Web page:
Relationship: The Key to Motivating Different Generations

There has been a great deal of research and discussion about the differences between the various generations over the past several years.  Three generational groups make up todays workforce and while there is some disagreement as to what birth year ranges make up each, the following can be used for our discussion; Baby Boomers (1943 - 1960); Generation-X (1960 - 1981); Generation-Y (1982 - 2001).  While Baby Boomers have been the primary supervisory group for the last couple of decades, they are now retiring and Gen-X’ers and older Gen-Y’ers are moving into those positions in larger numbers.  So is understanding generations important? Research findings have not always been consistent, but in general, findings have indicated that Baby Boomers are motivated by money and title, Gen-X’ers by freedom to do their thing, and Gen-Y’ers by meaningful work.  We would argue that this information is particularly useful at the bigger, systemic level (HR policies and systems), but is less useful at the individual level.  Treating all members of a generational group as homogeneous - all motivated in the same way - would make us generally bad at motivating specific people.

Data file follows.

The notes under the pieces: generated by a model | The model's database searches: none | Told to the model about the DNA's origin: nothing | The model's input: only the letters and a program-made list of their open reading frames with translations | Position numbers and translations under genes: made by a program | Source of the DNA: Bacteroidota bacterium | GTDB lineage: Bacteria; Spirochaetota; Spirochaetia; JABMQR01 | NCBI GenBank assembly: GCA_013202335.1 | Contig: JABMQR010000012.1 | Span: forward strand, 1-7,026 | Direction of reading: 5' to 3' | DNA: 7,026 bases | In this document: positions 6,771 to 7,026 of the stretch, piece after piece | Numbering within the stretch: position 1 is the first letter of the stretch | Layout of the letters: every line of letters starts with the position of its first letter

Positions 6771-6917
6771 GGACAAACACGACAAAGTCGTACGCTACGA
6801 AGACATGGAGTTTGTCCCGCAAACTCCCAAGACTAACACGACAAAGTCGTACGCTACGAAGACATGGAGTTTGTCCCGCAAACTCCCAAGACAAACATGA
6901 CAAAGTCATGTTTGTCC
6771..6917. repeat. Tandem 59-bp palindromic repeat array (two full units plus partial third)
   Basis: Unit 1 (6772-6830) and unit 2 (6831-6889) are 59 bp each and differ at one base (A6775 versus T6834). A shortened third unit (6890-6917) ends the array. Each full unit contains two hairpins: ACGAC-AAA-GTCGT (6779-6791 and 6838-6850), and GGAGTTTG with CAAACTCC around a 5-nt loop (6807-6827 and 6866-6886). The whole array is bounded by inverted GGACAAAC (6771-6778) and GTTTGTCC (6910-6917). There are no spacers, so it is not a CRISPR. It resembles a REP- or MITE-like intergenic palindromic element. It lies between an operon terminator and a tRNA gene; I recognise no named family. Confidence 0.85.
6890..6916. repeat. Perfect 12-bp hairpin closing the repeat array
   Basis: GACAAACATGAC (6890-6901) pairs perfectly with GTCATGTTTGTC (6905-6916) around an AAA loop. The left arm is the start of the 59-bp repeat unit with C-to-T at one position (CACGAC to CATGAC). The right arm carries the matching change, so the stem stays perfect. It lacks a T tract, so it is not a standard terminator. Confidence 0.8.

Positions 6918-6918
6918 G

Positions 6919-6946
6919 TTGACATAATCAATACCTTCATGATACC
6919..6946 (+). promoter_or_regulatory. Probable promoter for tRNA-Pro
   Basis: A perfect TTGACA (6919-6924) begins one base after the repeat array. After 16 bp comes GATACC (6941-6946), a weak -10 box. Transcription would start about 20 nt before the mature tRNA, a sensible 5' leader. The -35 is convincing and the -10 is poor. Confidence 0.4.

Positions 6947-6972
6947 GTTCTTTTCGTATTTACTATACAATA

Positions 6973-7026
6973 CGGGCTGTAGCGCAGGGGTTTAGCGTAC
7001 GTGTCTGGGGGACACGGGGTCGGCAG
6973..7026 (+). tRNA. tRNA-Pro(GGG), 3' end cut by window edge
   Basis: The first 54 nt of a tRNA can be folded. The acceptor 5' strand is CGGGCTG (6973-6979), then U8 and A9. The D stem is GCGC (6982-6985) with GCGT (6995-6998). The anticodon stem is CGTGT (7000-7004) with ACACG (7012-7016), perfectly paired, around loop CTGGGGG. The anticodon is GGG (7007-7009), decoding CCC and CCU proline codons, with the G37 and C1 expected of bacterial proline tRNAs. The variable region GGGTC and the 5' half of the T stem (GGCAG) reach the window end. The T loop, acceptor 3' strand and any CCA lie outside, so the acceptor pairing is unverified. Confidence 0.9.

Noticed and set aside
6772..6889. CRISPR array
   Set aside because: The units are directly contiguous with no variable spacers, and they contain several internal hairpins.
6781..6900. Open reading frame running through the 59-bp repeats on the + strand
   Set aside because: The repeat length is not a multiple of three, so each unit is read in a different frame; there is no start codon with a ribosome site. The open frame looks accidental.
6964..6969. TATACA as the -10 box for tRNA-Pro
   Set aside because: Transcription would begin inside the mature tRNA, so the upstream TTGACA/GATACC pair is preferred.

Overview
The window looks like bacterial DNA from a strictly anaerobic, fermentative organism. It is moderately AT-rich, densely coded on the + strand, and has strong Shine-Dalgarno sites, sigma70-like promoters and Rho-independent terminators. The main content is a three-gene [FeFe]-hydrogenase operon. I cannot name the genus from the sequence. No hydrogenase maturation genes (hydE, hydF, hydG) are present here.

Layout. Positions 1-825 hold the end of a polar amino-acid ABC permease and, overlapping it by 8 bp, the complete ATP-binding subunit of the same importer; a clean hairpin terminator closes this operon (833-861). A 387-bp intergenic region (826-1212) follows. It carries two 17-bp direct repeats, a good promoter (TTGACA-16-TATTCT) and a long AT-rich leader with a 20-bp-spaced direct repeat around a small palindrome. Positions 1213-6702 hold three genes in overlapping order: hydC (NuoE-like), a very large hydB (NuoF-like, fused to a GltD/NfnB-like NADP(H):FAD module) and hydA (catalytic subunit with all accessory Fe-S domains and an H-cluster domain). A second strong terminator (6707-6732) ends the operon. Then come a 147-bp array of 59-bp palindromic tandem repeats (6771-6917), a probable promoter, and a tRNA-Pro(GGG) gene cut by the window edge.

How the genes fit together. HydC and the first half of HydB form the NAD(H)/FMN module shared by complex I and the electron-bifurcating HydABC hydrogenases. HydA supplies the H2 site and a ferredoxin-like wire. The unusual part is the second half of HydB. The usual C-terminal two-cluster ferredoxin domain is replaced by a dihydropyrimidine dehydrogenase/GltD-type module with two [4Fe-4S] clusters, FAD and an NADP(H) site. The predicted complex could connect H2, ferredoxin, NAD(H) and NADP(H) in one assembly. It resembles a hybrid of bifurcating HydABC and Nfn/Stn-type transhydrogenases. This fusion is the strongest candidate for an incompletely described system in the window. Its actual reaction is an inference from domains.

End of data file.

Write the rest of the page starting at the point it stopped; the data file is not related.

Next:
The best supervisors treat their employees as individuals rather than members of a generational group, and establish relationships with each employee based on knowledge of the person.  We can all be motivated by money, title, freedom and meaningful work depending on the stage of life and the goals that we have set for ourselves.  Those good at motivating others understand this and attempt to “know” each employee’s desires and use this information to create a relationship that works to capitalize on what each individual hopes to accomplish.

Money may be more important as a person starts a family or approaches retirement.  Freedom and creativity may be more important as a person is attempting to define him/herself.  Meaningful work may be more important as a person is attempting to determine what occupation they will choose.   I am a “Boomer” who wants more money for retirement, likes the title that I have achieved, the freedom to do my work independently and I certainly want to do only what is meaningful to me and valuable to my company and my clients.  Best Bosses don’t look at employees as generational members, but as individuals who desire to be successful - and they make the effort to understand each employees’ definition of success.